‘Jagged Little Pill’ Explodes With Alanis Morissette’s Pop Musical at National Theatre
WASHINGTON, DC – Inspired by the seminal rock album by seven-time Grammy Award winner Alanis Morissette, “Jagged Little Pill: The Musical,” the Tony and Grammy Award-winning bio-musical, opened in DC at the National Theatre this week. It stars one of my favorite Broadway actresses, Heidi Blickenstaff (as Mary Jane Healey), who played the lead when it reopened on Broadway last fall. You may remember her in the role of Katherine in Disney’s “Freaky Friday,” when it debuted at Signature Theatre before moving on to Broadway.
Broadway legend Chris Hoch plays the dad, Steve Healy. But even without such heavy hitters, this company is on fire. For these power singers (thirteen are in the chorus!) and gifted dancers, it’s the perfect showcase for these young and talented unknowns. Twenty-three iconic numbers give the cast a chance to shine. And, shine, they do! The show is packed with high energy, romance, and real-life drama, addressing issues of drug addiction and teen angst in a relatable way.
Mary Jane lives in the shadow of her two kids, Nick and Frankie, hiding her addiction to opioids from everyone. A pill-popping, hot yoga and spin-cycle-loving suburban mom, her gal pals think she’s the perfect mother (“Smiling” by Mary Jane and Company), when underneath the smooth veneer she’s scoring pills in a dark alley. Adopted daughter Frankie (Lauren Chanel) is Black, thinks she’s gay, and doesn’t know where she fits in. To help her cope (“Ironic” sung by Frankie and Jo) her girlfriend, Jo (Jade McLeod) tells her, “Your mom is one salad away from a psychotic break.”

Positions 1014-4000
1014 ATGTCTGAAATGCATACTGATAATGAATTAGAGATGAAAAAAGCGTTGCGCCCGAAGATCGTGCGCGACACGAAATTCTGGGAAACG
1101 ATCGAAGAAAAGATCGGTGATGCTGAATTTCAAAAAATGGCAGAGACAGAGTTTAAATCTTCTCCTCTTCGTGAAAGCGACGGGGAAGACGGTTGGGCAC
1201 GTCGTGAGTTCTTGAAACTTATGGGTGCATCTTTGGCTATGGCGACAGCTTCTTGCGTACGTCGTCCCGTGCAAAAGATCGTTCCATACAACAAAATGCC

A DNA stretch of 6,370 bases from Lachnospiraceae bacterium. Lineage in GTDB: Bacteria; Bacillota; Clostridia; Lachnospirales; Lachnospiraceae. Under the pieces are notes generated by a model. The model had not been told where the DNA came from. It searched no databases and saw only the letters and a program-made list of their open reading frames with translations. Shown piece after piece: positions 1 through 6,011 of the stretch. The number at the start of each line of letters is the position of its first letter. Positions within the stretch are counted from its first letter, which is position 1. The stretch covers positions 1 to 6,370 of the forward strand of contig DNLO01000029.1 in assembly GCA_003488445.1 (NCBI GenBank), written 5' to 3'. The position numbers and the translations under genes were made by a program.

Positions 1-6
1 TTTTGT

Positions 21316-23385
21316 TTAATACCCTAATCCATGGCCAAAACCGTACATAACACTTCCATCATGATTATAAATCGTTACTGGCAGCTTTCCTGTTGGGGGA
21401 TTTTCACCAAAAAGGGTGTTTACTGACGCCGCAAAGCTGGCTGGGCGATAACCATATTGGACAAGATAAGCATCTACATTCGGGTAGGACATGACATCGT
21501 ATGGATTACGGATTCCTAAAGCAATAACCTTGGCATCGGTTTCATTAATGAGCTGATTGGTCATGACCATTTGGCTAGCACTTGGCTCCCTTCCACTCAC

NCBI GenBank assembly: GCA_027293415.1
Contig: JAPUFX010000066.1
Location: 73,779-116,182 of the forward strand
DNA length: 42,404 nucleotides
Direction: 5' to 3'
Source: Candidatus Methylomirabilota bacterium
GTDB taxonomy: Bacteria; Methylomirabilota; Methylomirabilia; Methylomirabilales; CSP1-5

When Nick (Dillon Lena) gets into Harvard, praise from friends and family rains down on the prodigal son until he experiences a wild night at a friend’s party, and he is called upon to be a witness to date rape. Will he say he didn’t see anything, or will he step up despite his mom’s begging him to stay silent? There are powerful life lessons drawn from the differing perspectives of both parents and teens.
Watch for McLeod’s huge number in Act II “You Oughta Know” that brought the house down, Chanel’s big number in “Unprodigal Daughter,” the slo-mo dance in “Uninvited,” when Mary Jane reflects on her younger self, and Allison Sheppard as Bella singing “Predator”, which reminded me of a particular Senate confirmation hearing.
A terrific score by Morissette and Glen Ballard showcases some fantastic new and veteran voices with exciting choreography by Movement Director Sidi Larbi Cherkaoui to send this musical into orbit.
Highly recommended for teens and adults.
With Jason Goldston as Andrew; Rishi Golani as Phoenix; Jordan Leigh McCaskill as Pharmacist/Therapist; Camella Taitt as Barista; Bligh Voth as Jill/Teacher; Delaney Brown as Denise; Jena VanElslander as Courtney; Daniel Thimm as Drug Dealer; and Lee H. Alexander as Doctor. Cydney Kutcipal, Lee H. Alexander, Justin Scott Brown and Kei Tsuruharatani fill out a thirteen-person chorus.
Director Diane Paulus; Book by Diablo Cody; additional music by Michael Farrell & Guy Sigsworth; Scenic Design by Riccardo Hernández; Costume Design by Emily Rebholz; Lighting design by Justin Townsend; Sound Design by Jonathan Deans.
Through March 26th at the National Theatre 1321 Pennsylvania Avenue, Washington, DC 20004. For tickets and information visit www.BroadwayAtTheNational.com or in person at the box office.
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